Nordic Journal of Political Economy, 35(4) pp 55-81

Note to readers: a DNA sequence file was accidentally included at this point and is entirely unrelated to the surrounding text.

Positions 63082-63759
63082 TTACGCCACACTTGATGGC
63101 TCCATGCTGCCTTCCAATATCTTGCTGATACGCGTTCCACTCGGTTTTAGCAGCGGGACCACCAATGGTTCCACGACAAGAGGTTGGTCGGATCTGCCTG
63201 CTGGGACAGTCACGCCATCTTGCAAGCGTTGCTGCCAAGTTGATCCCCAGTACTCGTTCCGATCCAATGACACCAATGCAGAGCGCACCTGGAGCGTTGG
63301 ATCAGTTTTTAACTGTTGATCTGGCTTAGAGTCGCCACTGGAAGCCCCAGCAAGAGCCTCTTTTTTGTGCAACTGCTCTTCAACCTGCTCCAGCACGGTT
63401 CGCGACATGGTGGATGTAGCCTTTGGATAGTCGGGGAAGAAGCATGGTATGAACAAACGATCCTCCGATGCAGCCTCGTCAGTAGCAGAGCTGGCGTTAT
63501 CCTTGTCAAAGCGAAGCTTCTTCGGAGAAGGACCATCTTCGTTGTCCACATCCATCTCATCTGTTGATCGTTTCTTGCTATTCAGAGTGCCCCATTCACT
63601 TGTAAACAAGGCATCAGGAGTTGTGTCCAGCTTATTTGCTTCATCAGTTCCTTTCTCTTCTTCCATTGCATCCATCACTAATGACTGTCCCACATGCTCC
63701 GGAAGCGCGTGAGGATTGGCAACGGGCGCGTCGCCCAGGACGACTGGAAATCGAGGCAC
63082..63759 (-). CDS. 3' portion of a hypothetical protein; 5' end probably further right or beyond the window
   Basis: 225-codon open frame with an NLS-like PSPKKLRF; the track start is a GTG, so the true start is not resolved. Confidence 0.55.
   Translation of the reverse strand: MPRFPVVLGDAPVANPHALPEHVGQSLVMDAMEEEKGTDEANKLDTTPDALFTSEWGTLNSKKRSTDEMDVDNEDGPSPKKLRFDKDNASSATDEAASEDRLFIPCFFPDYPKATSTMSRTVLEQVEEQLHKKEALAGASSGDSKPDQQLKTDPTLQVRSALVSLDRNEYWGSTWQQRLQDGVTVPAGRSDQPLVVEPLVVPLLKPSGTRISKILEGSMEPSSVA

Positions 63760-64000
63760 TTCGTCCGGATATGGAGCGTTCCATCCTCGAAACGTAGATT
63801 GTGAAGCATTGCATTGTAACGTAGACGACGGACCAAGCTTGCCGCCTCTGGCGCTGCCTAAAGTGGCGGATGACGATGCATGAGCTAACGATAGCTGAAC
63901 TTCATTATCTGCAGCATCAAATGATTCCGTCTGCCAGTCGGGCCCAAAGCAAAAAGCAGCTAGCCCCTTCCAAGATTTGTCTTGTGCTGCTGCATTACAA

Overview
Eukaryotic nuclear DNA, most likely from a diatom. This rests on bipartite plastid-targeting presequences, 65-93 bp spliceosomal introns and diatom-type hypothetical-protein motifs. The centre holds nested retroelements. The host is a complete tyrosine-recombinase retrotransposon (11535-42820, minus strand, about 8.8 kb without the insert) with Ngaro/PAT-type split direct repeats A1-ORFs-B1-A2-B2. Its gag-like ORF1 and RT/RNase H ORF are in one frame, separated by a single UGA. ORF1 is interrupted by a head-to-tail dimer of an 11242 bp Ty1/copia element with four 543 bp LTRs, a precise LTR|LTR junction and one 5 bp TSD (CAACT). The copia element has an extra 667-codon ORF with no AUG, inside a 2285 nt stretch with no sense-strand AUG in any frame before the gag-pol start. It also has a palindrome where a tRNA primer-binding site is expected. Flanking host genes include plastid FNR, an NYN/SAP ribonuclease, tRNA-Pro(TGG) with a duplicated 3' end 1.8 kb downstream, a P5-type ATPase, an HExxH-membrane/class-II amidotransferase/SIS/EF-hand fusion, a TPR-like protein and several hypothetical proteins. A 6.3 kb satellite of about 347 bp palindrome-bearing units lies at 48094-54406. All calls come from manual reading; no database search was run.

The UK experienced has unprecedented levels of immigration in the last decade. These inflows were particularly pronounced following EU enlargement in May 2004, since when the UK has received a huge influx of migrants from Central and Eastern Europe. Although existing studies have suggested that the impact of these migration flows on the UK labour market in general has been small, little is known about the effect on particular demographic sub-groups. We begin to fill this void by examining the effect of recent immigration on the labour market experiences of individuals from different ethnic groups. This analysis is important because of the labour market disadvantages that certain minority groups have previously encountered, the continued rapid population growth experienced by some groups and concerns regarding social cohesion. Using the Labour Force Survey, our econometric estimates suggest that recent immigration has had a small negative impact on labour market outcomes, with a slightly greater effect on native born whites compared to ethnic minorities, although some variation is also found between minority groups.